How good words turn bad
The items that we now categorise as weasel words, wank language and corporate buzzwords weren’t always the indefensible, indecipherable brain-slop of desk-shackled keyboard tappers.
Almost every single one began as a word or term that didn’t make you want to chainsaw it alive and throw its corpse into an abandoned quarry.
Some were very good words: think of bespoke, curate and granular.
Some were not quite so pleasing to look at or say, but had delightful original meanings: think of journey, storytelling or kicking goals.
And some were fairly plain but serviceable: think of action (the noun), drive and disrupt.
Each of them has succumbed. Action has become an entirely unnecessary verb. Journey, drive and disrupt have reached epidemic proportions and have lost almost all meaning to the point where “Let’s drive a disruption journey” would now be considered a perfectly legitimate (possibly an “innovative”) sentence in many offices. Storytelling is what a lot of people who can’t tell stories profess to do exceptionally well these days. Etc, etc.
Yes, each of the has succumbed, but not in a single, fell swoop. Instead they have succumbed in a relatively lengthy process of bollocksification. It can take many forms, but it usually goes something like this:
Step 1 – Metamorphosis
The word or term begins to transmute, often ironically or jokingly, amongst a small circle of quirkily cool, shruggingly fashionable or otherwise unintentionally influential people. (Maybe you and your friends.)
Say you and your best mate remember blowing dust out of Nintendo Entertainment System game cartridges to make them work again as kids. It becomes a running joke and then it becomes a kind of synonym for using a ridiculously primitive method for remedying a seemingly complex situation.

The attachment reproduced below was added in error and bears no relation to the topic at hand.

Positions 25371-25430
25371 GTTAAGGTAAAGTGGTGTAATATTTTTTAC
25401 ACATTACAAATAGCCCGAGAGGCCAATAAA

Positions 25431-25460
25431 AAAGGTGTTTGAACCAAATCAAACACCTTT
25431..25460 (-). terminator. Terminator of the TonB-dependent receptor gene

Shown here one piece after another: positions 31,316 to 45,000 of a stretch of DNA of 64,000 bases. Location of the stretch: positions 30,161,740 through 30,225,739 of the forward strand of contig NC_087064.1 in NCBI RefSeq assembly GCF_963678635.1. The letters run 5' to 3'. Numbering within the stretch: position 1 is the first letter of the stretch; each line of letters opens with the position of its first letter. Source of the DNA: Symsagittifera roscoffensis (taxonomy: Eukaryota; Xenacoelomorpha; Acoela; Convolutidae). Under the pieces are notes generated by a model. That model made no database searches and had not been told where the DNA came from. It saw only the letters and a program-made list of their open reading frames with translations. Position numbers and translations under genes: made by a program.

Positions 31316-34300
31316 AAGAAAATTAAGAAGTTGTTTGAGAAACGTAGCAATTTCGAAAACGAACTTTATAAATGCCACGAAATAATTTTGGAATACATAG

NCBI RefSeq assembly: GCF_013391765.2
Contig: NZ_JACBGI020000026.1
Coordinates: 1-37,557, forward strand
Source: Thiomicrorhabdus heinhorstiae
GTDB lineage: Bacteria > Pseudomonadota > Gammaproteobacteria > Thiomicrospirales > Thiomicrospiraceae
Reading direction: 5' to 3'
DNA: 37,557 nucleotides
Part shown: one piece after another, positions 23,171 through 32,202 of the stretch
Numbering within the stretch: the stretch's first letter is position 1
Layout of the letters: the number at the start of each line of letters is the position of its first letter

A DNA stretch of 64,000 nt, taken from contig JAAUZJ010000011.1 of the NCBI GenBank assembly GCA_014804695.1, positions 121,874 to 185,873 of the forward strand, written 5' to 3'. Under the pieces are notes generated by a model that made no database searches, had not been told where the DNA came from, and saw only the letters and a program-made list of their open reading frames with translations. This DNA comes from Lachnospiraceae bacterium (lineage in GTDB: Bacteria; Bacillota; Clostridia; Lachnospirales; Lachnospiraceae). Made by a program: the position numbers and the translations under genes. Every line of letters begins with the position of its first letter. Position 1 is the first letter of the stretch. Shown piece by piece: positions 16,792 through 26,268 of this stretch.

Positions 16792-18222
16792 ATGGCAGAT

Soon you’ve reduced it down to a single term: “cartridge blowing”. Your circle of friends and their circle of friends use it, too.
The words are still perfectly good; they’re just used in a new and whimsical way by a tiny group of people.
Step 2 – Popularisation
The influence of the people who use the term leads to its spread. It spreads to every corner of the world, except in the most earnest and unironic places on the planet.
Even still, some people get the joke, others don’t. At all.
This combination of popularity and misinterpretation turns the whole dissemination into a worldwide game of Chinese whispers and as the term is passed from one person to the next it begins to become tatty and to make a faint buzzing noise.
At the same time, its meaning changes and so does its connotation – drastically so.
You and your friends no longer talk about “cartridge blowing”.
Step 3 – Appropriation
The term is moribund when it reaches the most earnest and unironic places on the planet: global corporations.
When it gets there it’s generally been pared down – in this case to “cartridging” – and whether it lives again as a creature of the undead or dies on a boardroom floor somewhere depends on its utility as a tool of evasion, cant or pretense.
Once it starts to be eagerly used by organisations without a single employee who would ever have seen, let alone blown dust out of, a Nintendo cartridge – the term is lost.
“Cartridging” in a corporate context now means finding a less expensive, less technology-intensive solution to a major problem. Ten years after inventing the term, you’re mortified to hear the managing director of the company you work for tell a work function that “in an era of doing more with less, we need to drive cartridging innovations at scale”.
Your term has gone to the other side. The grass is not greener there.
There is no grass in a wasteland.
An edited version of this article first appeared in the MyCareer section of The Age and Sydney Morning Herald.
You can read the column – Benign to Five – in those papers every Saturday, and if you miss it, you can look it up online in the Workplace section of The Age, the Sydney Morning Herald, The Canberra Times, WAToday and Brisbane Times. (I now wankishly call myself a “syndicated columnist” on my CV.)